Traditional
DBB
Design
DBO
DBOF
DBOOF
Construction
Operations
Design
Operations
Construction
WASD Initiatives
Alternative Project
Delivery (APD) Methods
• Design Build
• Progressive Design Build
• IPD method
• MGC
• CMNAR
• CMAR
• Owner’s Representative
P3 Alternative Project
Delivery (APD) Methods
• Design Build Operate
(DBO)
• Design Build Operate &
Maintain (DBOM)
• Design Build Finance
Operate & Maintain
(DBFOM)
• We are NOT
contemplating any form of
ownership transfers.
Expression Of Interest
• 32 Respondents
• Areas of Interest:
–
–
–
–
–
–
WWTP
WTP
PS
Bio-solids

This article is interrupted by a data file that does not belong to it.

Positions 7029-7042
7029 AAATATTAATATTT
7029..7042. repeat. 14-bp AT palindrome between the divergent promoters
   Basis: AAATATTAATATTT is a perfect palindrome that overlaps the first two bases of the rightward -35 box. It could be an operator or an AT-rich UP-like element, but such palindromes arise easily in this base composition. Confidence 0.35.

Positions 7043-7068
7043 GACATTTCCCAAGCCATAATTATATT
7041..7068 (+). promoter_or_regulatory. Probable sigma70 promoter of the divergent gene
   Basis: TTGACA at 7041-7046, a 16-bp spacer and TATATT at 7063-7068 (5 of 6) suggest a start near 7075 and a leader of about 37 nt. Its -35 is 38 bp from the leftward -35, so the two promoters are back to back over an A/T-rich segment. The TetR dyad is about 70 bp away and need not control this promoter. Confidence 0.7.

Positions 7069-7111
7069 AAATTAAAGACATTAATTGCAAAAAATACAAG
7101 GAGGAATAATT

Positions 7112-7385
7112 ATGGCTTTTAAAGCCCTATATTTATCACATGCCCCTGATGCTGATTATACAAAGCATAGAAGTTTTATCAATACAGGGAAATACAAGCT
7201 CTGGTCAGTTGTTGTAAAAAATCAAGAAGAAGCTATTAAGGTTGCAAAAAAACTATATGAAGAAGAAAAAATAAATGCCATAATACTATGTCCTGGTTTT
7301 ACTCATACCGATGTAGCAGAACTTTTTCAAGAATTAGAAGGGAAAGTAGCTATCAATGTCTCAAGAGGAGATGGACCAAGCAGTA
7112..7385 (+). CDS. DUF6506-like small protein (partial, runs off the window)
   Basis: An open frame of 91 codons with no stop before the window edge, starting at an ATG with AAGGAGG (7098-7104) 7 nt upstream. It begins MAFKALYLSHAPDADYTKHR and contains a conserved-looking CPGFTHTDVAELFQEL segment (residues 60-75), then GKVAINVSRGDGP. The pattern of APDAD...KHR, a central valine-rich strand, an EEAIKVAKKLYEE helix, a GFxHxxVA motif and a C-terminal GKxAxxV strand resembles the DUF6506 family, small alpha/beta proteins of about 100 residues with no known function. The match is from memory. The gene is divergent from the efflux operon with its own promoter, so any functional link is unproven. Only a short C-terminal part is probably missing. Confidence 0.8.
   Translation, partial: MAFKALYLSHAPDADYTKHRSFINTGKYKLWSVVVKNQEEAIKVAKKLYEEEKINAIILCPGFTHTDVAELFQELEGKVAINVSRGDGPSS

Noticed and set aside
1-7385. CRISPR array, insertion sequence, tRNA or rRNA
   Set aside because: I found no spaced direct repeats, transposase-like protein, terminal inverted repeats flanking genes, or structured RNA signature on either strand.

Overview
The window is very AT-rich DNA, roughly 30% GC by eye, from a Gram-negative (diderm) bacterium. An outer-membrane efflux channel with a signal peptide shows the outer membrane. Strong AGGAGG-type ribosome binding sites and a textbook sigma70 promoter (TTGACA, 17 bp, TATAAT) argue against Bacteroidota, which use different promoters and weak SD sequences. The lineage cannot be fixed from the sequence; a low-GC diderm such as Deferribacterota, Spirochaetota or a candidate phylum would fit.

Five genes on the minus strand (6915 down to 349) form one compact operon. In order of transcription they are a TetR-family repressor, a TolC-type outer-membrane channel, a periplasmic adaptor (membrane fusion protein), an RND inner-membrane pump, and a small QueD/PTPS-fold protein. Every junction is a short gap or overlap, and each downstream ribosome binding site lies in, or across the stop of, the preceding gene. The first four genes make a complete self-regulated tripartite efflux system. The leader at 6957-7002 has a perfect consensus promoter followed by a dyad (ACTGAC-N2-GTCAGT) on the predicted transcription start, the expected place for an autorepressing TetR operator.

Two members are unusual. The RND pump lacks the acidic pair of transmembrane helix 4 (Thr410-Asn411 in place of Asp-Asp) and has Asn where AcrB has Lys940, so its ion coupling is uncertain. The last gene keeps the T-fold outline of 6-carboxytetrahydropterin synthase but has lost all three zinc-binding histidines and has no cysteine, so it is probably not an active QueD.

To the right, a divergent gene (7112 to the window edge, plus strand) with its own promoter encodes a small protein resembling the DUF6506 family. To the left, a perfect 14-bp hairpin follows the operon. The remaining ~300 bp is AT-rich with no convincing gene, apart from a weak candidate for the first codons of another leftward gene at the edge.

AMR
Energy Optimization
• Type of delivery
proposed: DBFOM,
DBOM, DBO, PDBO, etc.
APD by States (W/WW)
Participants Under Design-Bid-Build
Policy Makers/
Stakeholders
Design
Engineer
Policy
Utility
Operator
• DSDC
• Construction
Utility
Customer
Charges
Service
Responsive
to Policies
Utility
Inspection
Constructor
Customers
*DSDC: Design Services During Construction
Participants Under CM-at-Risk
Policy Makers/
Stakeholders
Design
Engineer
Policy
Owner’s
Agent
• DSDC
• Construction Inspection
Fee
Utility
Procurement
Services
Utility
Operator
Customer
$ Guarantee
Charges
Responsive
to Policies
Utility Service
CM-at-Risk
Customers
Subcontractors
(CM subs most or all
construction)
*GMP: Guaranteed Maximum Price
Participants Under Design-Build
Policy Makers/
Stakeholders
Guarantor*
Policy
Customer
Charges
Design &
Construction
Responsive
to Policies
Utility
Operator
DB Contractor
Utility
Procurement
Services/
Contract
Oversight